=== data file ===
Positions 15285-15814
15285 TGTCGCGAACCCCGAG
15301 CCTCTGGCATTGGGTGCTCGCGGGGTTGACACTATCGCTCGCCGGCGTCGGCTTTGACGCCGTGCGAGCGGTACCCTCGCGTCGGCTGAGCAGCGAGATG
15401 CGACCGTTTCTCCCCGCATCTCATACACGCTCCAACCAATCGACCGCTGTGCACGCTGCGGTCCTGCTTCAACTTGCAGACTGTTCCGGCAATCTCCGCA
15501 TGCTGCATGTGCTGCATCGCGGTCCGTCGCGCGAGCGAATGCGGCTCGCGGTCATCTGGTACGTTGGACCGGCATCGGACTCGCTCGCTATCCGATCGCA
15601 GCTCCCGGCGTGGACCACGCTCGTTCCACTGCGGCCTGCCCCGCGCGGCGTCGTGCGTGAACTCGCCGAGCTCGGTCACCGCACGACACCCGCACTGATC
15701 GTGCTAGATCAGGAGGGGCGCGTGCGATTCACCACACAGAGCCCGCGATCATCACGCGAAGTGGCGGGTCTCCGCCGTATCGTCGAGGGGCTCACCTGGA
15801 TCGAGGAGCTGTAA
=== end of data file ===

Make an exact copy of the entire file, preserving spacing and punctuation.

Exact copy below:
Positions 15285-15814
15285 TGTCGCGAACCCCGAG
15301 CCTCTGGCATTGGGTGCTCGCGGGGTTGACACTATCGCTCGCCGGCGTCGGCTTTGACGCCGTGCGAGCGGTACCCTCGCGTCGGCTGAGCAGCGAGATG
15401 CGACCGTTTCTCCCCGCATCTCATACACGCTCCAACCAATCGACCGCTGTGCACGCTGCGGTCCTGCTTCAACTTGCAGACTGTTCCGGCAATCTCCGCA
15501 TGCTGCATGTGCTGCATCGCGGTCCGTCGCGCGAGCGAATGCGGCTCGCGGTCATCTGGTACGTTGGACCGGCATCGGACTCGCTCGCTATCCGATCGCA
15601 GCTCCCGGCGTGGACCACGCTCGTTCCACTGCGGCCTGCCCCGCGCGGCGTCGTGCGTGAACTCGCCGAGCTCGGTCACCGCACGACACCCGCACTGATC
15701 GTGCTAGATCAGGAGGGGCGCGTGCGATTCACCACACAGAGCCCGCGATCATCACGCGAAGTGGCGGGTCTCCGCCGTATCGTCGAGGGGCTCACCTGGA
15801 TCGAGGAGCTGTAA